Donald lays out 3 meanings of consciousness to be defined and explained.

  1. STates of consciousness
  2. The Architecture of consciousness
  3. Representations being conscious or unconscious.

Being an enthusiast of cognitive productivity & productive practice, I invented the mnemonic “STAR” to remember the foreground major distinctions. I also use 3 images in my mnemonic: USA flag : for “states”; a building: for “architecture”; and a thought bubble: for representations. The following figure depicts my STAR mnemonic.

Of course, it is not enough to name these things, one has to know how to communicate about them, and solve problems of understanding with them.

Name four major psychological concepts related to awareness distinguished by Merlin Donald:

- Consciousness,
- attention (selection process),
- working memory (short-term dynamic memory processes),
- awareness (of which there are 3 basic levels).

There are many other distinctions.

What is wrong with the hard stance against consciousness, according to which it is an epiphenomenon or equated with working memory?

The following answer is a paraphrase or quote of Merlin Donald (I can’t tell from my notes).

  1. They have the time frame wrong. Consciousness is not merely about short-term awareness. it’s also about intermediate and long-term awareness. (pp. 25–28 on “the paradox of paradoxes”).
  2. confusion over automaticity: they believe that consciousness has no causal role. They fail to realize the implications of the fact that for skills to be automatized, consciousness needs to be involved. “[We] install our own demons consciously (page 57). (The concept of demons is essential to MCC, and to Baars’ theory of consciousness for that matter.)

What are the major evolutionary transitions of consciousness according to MCC theory?

According to Merlin Donald, the three major evolutionary transitions are:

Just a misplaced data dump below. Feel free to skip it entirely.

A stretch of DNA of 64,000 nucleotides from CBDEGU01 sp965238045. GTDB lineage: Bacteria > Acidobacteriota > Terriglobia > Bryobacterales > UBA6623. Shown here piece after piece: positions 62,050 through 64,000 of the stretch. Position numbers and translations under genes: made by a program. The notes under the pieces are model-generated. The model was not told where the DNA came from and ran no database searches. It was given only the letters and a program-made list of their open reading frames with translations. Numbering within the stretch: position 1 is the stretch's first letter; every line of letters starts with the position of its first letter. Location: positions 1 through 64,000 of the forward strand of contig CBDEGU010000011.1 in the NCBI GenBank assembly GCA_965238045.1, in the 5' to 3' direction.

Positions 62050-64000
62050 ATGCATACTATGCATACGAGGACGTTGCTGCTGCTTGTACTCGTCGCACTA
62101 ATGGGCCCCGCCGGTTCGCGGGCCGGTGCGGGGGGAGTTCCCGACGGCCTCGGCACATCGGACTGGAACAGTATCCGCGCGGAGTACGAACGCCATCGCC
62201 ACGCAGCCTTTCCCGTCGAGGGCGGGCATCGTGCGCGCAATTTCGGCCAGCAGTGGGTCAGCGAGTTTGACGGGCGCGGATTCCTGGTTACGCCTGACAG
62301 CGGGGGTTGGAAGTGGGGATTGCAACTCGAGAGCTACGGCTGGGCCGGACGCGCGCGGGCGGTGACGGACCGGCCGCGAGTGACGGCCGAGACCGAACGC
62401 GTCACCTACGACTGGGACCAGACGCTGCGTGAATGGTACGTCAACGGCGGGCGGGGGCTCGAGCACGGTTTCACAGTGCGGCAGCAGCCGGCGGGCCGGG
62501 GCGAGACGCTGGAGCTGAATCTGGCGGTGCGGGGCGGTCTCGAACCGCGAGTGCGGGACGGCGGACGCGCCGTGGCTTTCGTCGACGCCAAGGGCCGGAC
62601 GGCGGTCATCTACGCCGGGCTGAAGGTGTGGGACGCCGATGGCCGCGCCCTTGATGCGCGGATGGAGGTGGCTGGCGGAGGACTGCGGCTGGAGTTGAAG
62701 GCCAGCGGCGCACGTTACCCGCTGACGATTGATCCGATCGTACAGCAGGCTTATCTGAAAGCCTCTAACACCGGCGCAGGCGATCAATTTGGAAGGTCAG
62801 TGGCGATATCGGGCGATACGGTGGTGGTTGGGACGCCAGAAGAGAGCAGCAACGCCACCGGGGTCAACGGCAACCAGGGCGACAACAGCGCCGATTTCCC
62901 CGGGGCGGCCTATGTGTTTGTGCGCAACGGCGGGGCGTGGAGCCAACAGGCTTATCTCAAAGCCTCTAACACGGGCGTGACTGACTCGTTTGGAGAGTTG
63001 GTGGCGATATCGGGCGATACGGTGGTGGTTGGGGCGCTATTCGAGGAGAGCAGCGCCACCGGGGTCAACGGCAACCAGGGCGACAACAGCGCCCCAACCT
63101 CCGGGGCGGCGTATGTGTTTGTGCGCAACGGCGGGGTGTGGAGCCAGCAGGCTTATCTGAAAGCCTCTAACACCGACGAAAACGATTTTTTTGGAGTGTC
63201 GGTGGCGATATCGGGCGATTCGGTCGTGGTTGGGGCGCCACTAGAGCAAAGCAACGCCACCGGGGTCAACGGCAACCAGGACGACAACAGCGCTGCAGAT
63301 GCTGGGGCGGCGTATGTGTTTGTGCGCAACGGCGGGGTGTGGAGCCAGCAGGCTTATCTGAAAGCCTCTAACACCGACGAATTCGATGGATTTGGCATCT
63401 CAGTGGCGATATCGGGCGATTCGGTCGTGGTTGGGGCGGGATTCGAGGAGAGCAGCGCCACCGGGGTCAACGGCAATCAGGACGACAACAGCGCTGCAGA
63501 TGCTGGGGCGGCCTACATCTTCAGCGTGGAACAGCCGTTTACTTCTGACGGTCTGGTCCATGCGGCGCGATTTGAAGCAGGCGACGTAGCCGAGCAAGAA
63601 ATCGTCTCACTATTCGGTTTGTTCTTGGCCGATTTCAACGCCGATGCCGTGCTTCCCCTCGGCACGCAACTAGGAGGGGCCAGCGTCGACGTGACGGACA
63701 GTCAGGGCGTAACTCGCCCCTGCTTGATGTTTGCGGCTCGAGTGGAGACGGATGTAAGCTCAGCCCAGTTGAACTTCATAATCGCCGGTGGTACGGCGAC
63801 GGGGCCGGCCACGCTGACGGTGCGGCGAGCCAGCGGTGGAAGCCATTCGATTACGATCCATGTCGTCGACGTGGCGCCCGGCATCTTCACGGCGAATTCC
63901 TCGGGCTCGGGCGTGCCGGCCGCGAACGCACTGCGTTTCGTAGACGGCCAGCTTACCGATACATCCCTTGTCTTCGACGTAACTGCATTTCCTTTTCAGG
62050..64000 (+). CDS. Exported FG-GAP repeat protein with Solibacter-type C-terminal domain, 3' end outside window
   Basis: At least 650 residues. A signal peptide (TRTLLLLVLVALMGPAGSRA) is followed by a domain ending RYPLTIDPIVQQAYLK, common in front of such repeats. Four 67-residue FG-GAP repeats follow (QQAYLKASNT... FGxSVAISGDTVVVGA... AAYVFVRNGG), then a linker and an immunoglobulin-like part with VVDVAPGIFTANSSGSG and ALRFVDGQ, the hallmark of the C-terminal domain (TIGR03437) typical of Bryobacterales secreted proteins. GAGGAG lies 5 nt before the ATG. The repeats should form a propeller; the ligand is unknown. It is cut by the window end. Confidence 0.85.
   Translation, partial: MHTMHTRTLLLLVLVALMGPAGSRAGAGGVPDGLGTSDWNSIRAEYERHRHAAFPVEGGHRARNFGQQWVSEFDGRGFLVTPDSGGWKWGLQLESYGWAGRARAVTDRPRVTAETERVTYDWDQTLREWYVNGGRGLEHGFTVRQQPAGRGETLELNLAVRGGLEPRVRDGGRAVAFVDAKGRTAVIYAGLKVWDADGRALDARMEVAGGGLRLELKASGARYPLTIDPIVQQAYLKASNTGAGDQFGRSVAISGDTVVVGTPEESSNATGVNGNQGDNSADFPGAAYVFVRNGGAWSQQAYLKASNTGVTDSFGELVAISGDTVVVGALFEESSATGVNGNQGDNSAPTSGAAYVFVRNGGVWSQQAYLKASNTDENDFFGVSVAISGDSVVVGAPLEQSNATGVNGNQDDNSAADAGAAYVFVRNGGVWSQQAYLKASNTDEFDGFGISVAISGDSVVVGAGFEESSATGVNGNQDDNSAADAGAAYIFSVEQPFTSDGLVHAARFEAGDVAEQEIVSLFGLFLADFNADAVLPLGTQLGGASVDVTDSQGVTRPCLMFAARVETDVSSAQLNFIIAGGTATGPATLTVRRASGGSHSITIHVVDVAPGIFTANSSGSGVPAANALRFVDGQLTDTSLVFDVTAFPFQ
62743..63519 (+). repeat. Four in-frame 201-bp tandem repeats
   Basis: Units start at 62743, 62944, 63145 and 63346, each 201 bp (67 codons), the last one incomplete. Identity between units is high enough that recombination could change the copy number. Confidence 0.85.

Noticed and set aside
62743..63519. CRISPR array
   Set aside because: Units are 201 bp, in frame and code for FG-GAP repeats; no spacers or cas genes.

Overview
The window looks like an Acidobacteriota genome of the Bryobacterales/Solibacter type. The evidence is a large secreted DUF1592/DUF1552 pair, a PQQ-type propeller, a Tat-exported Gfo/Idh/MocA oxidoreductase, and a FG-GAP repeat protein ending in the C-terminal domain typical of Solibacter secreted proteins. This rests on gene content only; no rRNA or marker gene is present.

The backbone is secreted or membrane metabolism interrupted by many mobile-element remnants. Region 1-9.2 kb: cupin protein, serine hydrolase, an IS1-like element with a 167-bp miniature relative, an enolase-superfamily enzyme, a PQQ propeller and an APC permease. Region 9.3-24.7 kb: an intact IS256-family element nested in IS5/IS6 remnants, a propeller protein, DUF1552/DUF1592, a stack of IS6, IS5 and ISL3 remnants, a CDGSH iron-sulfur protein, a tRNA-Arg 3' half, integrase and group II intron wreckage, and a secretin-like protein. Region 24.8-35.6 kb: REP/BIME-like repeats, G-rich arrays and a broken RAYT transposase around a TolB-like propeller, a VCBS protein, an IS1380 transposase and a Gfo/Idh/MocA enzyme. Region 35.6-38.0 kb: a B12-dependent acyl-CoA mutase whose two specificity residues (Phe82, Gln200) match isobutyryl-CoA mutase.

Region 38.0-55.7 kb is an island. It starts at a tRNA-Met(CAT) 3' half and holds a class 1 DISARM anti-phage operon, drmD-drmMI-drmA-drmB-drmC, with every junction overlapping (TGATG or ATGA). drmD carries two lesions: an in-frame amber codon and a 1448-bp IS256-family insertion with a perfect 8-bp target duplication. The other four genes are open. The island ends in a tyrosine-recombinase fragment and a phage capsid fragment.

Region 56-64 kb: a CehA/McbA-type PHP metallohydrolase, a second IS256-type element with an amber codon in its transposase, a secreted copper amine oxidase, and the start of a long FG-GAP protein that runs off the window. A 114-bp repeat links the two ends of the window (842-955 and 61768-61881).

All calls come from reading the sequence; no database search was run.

1. Mimetic transition
  2. Mythic transition
  3. Theoretic progression

What are the components of memesis?

In the memetic transition, according to MCC theory, humans acquired the ability to do “GISM”:

  1. create and understand gesture
  2. do whole-body imitation
  3. rapidly compile new skills
  4. engage in mime

A trick for memorizing this is that “gism” is a homophone of “jism”, which is slang for semen. Shocking speech and imagery are good for memory! “GISM” then becomes what I call an “RDQ” , meaning a reconstructable, discriminative cue mnemonic. My first book, Cognitive Productivity: Using Knowledge to Become Profoundly Effective) describes RDQ’s and the principles of memory they exploit.

Is pretend play fully symbolic according to MCC?

No, pretend play, of which children are also capable, is not fully symbolic (that requires the third transition). However, pretend play has implicit reference in that it refers to something other than itself. GISM thus sets the stage for the theoretic transition.

Give examples of whole-body imitation, including a significant one that you and other employed adults engage in (unless they never have a job) ?

Merlin Donald writes in A Mind So Rare

theatre, film, imaginative role-playing […] What is a career or vocation except a role-playing game extended over an adult lifetime/ even though adult life is dominated by heavy overlay of speech and literacy, our basic drives and ambitions are shaped by these kinds of mimetic scenarios.

What are the levels of basic awareness in MCC?

  1. Level-1 awareness: selective binding.
  2. Level-2 awareness: short-term control
  3. level-3 awareness: intermediate and long-term governance.

Merlin Donald wrote in The definition of human nature (Chapter 2) — The New Brain Sciences Published online by Cambridge University Press: 08 August 2009: